Diabetes type 2 symptoms: Five warning signs on your feet that signal high blood sugar

Diabetes type 2: Dr Zoe Williams discusses high blood sugar risks

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High blood sugar is dangerous to the internal workings of the human body. Not only does it damage blood vessels, but it can also increase the likelihood of disease. If you’re showing signs of high blood sugar, how can you lower it? General indications of high blood sugar (i.e. hyperglycaemia), as pointed out by the NHS, include:

  • Increased thirst
  • Dry mouth
  • Needing to urinate frequently
  • Tiredness
  • Blurred vision
  • Unintentional weight loss
  • Recurrent thrush infections
  • Recurrent bladder infections
  • Skin infections
  • Tummy pain
  • Feeling or being sick
  • Fruity-smelling breath.

The national health body made clear that no matter how careful you are, if you have diabetes – at some stage – you’re likely to experience hyperglycaemia.

These warning signs “can be treated quite easily or [blood sugar levels] may return to normal on their own”.

However, repeated episodes of hyperglycaemia can lead to “serious health problems”, which come with their own warning signs.

For example, consistently high blood sugar levels can lead to nerve damage, WebMD warned.

When this occurs, you may feel “tingling, pain, or numbness” in your feet.

Skin issues might arise too, such as feeling the urge to itch between your toes.

High blood sugar can also lead to hair loss on your toes and feet, which is another sign to look out for.

Regularly having high blood sugar can lead to:

  • Nerve damage
  • Eye damage
  • Kidney damage
  • Blood vessel damage.

Target blood sugar levels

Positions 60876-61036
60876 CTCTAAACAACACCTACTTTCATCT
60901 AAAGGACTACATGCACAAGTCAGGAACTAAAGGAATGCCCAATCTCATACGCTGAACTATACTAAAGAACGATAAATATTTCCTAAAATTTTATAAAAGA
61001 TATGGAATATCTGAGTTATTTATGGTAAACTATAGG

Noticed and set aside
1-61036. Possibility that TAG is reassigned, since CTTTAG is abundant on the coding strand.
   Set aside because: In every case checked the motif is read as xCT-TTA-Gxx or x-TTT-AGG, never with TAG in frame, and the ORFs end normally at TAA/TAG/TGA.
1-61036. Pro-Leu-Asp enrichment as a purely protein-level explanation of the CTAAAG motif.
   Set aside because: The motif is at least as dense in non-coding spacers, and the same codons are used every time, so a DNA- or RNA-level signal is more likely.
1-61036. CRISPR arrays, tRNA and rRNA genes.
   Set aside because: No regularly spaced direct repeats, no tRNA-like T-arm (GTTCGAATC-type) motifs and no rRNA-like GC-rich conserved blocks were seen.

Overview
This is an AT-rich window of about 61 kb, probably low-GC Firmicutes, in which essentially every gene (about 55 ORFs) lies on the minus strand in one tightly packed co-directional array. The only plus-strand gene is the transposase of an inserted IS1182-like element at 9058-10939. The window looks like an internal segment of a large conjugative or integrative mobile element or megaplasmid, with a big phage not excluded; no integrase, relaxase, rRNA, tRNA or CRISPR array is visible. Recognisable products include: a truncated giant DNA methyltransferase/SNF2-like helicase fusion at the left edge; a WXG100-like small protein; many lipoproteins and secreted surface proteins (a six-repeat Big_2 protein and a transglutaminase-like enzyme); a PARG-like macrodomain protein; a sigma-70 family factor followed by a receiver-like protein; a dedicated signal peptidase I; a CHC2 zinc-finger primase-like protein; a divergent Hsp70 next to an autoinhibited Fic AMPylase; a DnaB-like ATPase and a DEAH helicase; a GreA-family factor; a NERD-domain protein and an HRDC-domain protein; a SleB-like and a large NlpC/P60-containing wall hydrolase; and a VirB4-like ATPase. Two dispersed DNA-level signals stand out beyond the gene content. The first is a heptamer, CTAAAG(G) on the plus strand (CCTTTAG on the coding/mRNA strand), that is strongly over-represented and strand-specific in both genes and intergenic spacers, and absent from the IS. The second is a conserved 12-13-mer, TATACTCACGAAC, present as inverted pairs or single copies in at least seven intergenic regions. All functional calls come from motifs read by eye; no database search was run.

When you’re diagnosed with diabetes, your healthcare team should discuss with you what your ideal blood sugar levels should be, said the NHS.

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People may be advised to monitor their blood sugar levels with a testing device.

Others may be recommended to make regular appointments to see their GP every couple of months.

Your average blood sugar reading is known as the “HbA1c level”, which differs for everybody.

Yet, generally speaking, the NHS pointed out the “target blood sugar levels” for people with diabetes.

People usually have a target between 4-7mmol/l before eating, and under 8.5-8mmol/l two hours after eating a meal.

Triggers for high blood sugar include:

  • Stress
  • An illness
  • Lack of exercise
  • Eating too much
  • Missing a dose of medication
  • Taking steroids.

How to lower blood sugar levels

If you’re experiencing hyperglycaemia, the NHS recommends you avoid food and drinks that cause blood sugar levels to spike – examples include cake and sugary drinks.

“Exercise more often,” the NHS suggested. One of the most useful movements to lower high blood sugar is to go for a walk.

Your diabetes care team will have specific advice tailored especially for you to help lower blood sugar levels.

Be careful, if you’re experiencing hyperglycaemia, and the following symptoms occur, contact your diabetes care team straight away:

  • Feeling or being sick
  • Tummy (abdominal) pain and diarrhoea
  • Rapid, deep breathing
  • A fever (38C or above) for more than 24 hours
  • Signs of dehydration, such as a headache, dry skin and a weak, rapid heartbeat
  • Difficulty staying awake.

These could be wanting signs of diabetic ketoacidosis that usually requires hospital treatment.

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